Neurochemical

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A neurochemical is an organic molecule, such as serotonin, dopamine, or nerve growth factor, that participates in neural activity. The science of neurochemistry studies the functions of neurochemicals.

Prominent neurochemicals[edit]

  • Oxytocin is involved in the control of maternal behavior. It is synthesized inside magnocellular neurosecretory cells as a precursor protein that is processed by proteolysis to its shorter active peptide form. Specific parts of the brain such as the supraoptic nucleus produce oxytocin which acts on cells in locations such as the ventral pallidum to produce the behavioral effects of oxytocin. A large amount of oxytocin is made in the hypothalamus, transported to the posterior lobe of the pituitary and released into the blood stream by which it reaches target tissues such as the mammary glands (milk letdown). In the diagram inset, oxytocin is shown bound to a carrier protein, neurophysin.
  • Glutamate is the most common neurotransmitter. Most neurons secrete with glutamate or GABA. Glutamate is excitatory, meaning that the release of glutamate by one cell usually causes adjacent cells to fire an action potential. (Note: Glutamate is chemically identical to the MSG commonly used to flavor food.)
  • GABA is an example of an inhibitory neurotransmitter.
  • Dopamine is another example of a neurotransmitter. It plays a key role in the functioning of the limbic system, which is involved in emotional function and control. It also plays a part in movement, alertness, and sensations of pleasure.
  • Serotonin plays a regulatory role in mood, sleep, and other areas.
  • Acetylcholine assists motor function and is involved in memory.
  • Nitric oxide functions as a neurotransmitter, despite being a gas. It is not grouped with the other neurotransmitters because it is not released in the same way.
  • Endocannabinoids act in the endocannabinoid system to control neurotransmitter release in a host of neuronal tissues, including the hippocampus, amygdala, basal ganglia, and cerebellum.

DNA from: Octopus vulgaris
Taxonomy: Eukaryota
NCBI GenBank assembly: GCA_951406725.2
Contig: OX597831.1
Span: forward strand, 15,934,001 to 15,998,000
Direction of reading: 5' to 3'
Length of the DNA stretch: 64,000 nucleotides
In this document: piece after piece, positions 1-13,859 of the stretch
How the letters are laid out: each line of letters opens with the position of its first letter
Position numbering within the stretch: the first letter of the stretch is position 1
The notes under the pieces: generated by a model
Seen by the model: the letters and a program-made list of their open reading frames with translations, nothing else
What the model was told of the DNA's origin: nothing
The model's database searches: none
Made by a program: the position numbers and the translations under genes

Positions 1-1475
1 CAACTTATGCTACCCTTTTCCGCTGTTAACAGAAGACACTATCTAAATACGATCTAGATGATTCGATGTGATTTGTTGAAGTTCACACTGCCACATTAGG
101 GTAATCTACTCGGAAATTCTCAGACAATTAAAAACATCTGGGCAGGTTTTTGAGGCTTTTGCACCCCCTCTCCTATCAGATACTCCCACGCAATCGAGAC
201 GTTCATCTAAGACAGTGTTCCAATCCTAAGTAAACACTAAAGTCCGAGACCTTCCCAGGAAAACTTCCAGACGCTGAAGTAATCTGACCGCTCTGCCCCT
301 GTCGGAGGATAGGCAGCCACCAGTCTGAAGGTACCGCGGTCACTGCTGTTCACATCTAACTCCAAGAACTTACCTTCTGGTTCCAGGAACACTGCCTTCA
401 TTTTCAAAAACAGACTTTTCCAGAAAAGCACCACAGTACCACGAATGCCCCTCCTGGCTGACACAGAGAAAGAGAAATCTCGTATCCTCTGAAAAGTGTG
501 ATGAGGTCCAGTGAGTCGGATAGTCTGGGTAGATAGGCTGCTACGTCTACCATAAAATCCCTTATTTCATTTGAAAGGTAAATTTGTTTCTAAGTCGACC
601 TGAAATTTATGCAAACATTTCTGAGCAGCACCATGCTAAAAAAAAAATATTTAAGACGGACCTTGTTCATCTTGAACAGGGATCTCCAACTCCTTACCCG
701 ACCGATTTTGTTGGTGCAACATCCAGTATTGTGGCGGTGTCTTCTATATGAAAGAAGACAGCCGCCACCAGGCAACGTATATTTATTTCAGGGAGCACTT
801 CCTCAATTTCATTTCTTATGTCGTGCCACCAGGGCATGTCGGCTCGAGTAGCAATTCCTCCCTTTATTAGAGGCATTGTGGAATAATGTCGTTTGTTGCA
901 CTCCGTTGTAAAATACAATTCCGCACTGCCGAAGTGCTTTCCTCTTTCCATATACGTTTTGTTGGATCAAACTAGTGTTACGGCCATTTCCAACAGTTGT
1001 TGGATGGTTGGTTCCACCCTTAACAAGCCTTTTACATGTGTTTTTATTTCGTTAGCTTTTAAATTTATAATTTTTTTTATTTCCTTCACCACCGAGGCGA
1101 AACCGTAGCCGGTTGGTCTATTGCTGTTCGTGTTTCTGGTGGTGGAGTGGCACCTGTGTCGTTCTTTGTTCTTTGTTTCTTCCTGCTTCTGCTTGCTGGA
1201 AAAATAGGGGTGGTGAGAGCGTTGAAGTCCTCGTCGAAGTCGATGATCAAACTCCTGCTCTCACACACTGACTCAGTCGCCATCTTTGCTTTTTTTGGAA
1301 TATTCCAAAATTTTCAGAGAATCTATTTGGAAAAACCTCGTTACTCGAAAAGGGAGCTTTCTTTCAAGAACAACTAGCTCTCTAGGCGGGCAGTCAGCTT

• Eicosanoids act as neuromodulators via the Arachidonic acid cascade.[1]
  • Neurotrophic factors are biomolecules – nearly all of which are peptides or small proteins – that support the growth, survival, and differentiation of both developing and mature neurons.[2][3][4]

See also[edit]

References[edit]

  1. ^ Piomelli, Daniele (2000). "Arachidonic Acid". Neuropsychopharmacology: The Fifth Generation of Progress. Retrieved 2006-03-03. 
  2. ^ "Neurotrophic factors". Nature Publishing Group. Retrieved 31 May 2016. Neurotrophic factors are molecules that enhance the growth and survival potential of neurons. They play important roles in both development, where they can act as guidance cues for developing neurons, and in the mature nervous system, where they are involved in neuronal survival, synaptic plasticity and the formation of long-lasting memories. 
  3. ^ Malenka RC, Nestler EJ, Hyman SE (2009). "Chapter 8: Atypical Neurotransmitters". In Sydor A, Brown RY. Molecular Neuropharmacology: A Foundation for Clinical Neuroscience (2nd ed.). New York: McGraw-Hill Medical. pp. 199, 215. ISBN 9780071481274. Neurotrophic factors are polypeptides or small proteins that support the growth, differentiation, and survival of neurons. They produce their effects by activation of tyrosine kinases. 
  4. ^ Zigmond MJ, Cameron JL, Hoffer BJ, Smeyne RJ (2012). "Neurorestoration by physical exercise: moving forward". Parkinsonism Relat. Disord. 18 Suppl 1: S147–50. doi:10.1016/S1353-8020(11)70046-3. PMID 22166417. As will be discussed below, exercise stimulates the expression of several neurotrophic factors (NTFs).